Onslaught: The War With China — The Opening Battle
The tiny, pale, crab-like animal had hatched only hours before. It scurried about a world it barely sensed. Tendrils of weed. Cool water, seething with microscopic prey. And arching above, a scatter of stars. The crab clambered here and there, fearful and greedy, grasping and eating. With only the faintest stirrings of thought.
Until it dimly felt some distant change. A high-pitched vibration, trilling through the translucent sea. It peered nearsightedly around, then returned to its instinctive seeking.
A shadow neared. The crab-thing paused again, eyestalks waving frantically.
A gentle wave lifted the sprig it perched on. It tensed. Sensing danger, yet not knowing what it feared.
An immense column of gray steel tore the universe apart, tumbling the creature over and over in a seething froth. It beat at the unsupporting sea with segmented legs, helpless in a hissing green.
Until something silver flashed in the darkness…
Leaning against the splinter shield of USS
On the horizon another shape raced eastward with the speeding cruiser. Neither showed running lights.
Eastward, toward impending battle…
“Good morning, Captain.”
Captain Daniel V. Lenson, USN, turned, sighing inwardly, and returned his executive officer’s salute.
Petite, humorless, and apparently immune to any need for sleep, Cheryl Staurulakis was the best second-in-command he’d ever had. Her pale hair was pulled back tightly, just visible under one of the black-and-olive shemaghs they’d bought in Dubai. Like him, she was in dark blue ship’s coveralls. “Come on out, Exec. Geeks still down?”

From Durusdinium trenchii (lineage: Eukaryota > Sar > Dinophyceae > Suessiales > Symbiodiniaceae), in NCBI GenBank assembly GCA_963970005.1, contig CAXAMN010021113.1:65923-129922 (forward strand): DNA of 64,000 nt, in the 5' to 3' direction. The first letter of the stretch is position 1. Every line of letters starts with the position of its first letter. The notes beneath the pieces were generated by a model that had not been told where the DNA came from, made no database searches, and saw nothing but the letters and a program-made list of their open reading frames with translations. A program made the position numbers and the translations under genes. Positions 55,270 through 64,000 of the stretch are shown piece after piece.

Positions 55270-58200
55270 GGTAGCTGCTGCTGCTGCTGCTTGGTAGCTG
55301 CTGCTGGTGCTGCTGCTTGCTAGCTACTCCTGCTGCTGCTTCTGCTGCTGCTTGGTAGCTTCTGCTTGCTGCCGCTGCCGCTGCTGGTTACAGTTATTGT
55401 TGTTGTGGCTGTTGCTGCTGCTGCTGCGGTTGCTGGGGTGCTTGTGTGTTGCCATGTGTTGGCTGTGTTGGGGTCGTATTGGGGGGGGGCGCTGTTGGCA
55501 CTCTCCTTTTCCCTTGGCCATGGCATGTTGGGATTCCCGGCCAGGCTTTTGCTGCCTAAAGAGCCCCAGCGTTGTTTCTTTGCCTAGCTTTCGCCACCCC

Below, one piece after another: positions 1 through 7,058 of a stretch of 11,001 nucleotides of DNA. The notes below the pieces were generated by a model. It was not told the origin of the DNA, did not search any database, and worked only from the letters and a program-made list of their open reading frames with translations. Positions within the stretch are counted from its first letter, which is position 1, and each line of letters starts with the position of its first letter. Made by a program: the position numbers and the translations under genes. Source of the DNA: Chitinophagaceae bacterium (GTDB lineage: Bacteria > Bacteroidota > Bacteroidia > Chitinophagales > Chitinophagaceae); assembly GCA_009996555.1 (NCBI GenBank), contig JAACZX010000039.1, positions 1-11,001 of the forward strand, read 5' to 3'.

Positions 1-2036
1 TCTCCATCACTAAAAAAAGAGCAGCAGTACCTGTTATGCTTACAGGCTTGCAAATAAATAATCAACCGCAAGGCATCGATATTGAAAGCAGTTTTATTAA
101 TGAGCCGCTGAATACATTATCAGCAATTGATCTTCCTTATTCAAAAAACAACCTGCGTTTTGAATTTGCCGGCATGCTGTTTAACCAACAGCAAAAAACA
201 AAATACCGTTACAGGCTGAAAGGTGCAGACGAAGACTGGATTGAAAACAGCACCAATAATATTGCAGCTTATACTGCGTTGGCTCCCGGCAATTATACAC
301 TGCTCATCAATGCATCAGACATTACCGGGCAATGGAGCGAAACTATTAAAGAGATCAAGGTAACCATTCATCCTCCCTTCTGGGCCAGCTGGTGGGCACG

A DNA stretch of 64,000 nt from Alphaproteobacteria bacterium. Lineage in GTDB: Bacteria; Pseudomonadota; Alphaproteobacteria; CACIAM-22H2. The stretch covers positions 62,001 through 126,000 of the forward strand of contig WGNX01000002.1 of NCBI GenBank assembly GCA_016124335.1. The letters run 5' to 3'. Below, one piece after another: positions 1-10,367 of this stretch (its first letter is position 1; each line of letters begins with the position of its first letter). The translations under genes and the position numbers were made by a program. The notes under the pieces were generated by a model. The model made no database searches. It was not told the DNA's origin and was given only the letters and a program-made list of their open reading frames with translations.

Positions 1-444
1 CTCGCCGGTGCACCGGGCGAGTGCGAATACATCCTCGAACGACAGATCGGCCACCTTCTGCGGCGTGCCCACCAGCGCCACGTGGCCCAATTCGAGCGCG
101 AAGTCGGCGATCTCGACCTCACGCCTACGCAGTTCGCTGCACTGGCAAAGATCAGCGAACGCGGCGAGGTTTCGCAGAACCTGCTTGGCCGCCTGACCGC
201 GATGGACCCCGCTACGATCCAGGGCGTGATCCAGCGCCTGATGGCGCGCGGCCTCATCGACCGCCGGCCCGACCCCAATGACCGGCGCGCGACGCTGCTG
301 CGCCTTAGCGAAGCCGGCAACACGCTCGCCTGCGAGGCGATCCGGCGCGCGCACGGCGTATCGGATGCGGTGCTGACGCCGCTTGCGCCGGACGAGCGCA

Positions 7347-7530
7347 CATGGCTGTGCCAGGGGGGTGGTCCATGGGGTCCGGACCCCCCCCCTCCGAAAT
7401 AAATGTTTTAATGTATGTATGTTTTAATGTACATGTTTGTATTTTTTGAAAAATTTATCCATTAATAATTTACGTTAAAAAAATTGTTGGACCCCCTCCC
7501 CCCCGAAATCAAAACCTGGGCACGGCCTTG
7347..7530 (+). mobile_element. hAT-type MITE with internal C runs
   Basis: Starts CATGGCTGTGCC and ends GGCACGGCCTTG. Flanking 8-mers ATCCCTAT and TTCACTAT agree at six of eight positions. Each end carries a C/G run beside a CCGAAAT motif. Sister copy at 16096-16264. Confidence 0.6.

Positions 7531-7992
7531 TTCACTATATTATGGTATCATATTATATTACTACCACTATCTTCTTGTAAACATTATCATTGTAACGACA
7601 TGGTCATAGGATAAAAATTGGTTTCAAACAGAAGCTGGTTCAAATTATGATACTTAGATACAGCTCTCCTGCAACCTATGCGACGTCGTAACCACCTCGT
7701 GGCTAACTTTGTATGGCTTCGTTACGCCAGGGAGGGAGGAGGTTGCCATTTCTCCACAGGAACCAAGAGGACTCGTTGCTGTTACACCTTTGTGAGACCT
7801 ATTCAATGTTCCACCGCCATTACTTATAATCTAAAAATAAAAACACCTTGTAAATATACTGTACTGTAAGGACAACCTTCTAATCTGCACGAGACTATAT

“Geeks” was the Global Command and Control System. Staurulakis frowned down at a clipboard. “Uh, yessir. They either shot down our satellites or jammed them somehow.”
“Which is also why we’ve lost GPS. All right, go ahead.”
“We’re in company with
Dan massaged his jaw. Someone aboard had abducted and raped one of the female petty officers, capping a series of sexual assaults. “Good. We can use his help; we need to nail this guy, fast. Names on the Japanese units yet? Capabilities?”
“No sir. Comms are still spotty. Heard anything from the States? Your wife? Your daughter?”
Dan shook his head as
On the other hand, Intel said all enemy reconnaissance assets, at least that the U.S. knew about, had been taken down as well.
Joint Operation Plan Sachel Advantage/Iron Noose was the contingency plan for a conflict with China. It had placed a carrier battle group in a blocking position north of Taiwan. But USS
A temporary commodore. He leaned back, squeezing his eyelids shut. Tuning his hearing to the steady roar of blowers and machinery, the murmuration of voices inside the pilothouse. Smelling, along with the dark sea, the ship scents of exhaust and fuel and fresh paint and the night baker making cookies. When he opened them, the top-heavy-looking superstructure towered against the dark sky. Her ID flags snapped in the wind, and the battle ensign streamed out straight.
The powerful radars of Aegis cruisers could detect and track over two hundred contacts simultaneously. But
With the U.S. sucked back into a reflare in the Mideast, China had come to Pakistan’s aid with an attack on India. Now the dominos were toppling around the world.… He coughed into his fist. “We’re crossdecking Dr. Schell, right, Cheryl? We have to keep sterilizing those hot-water heaters.”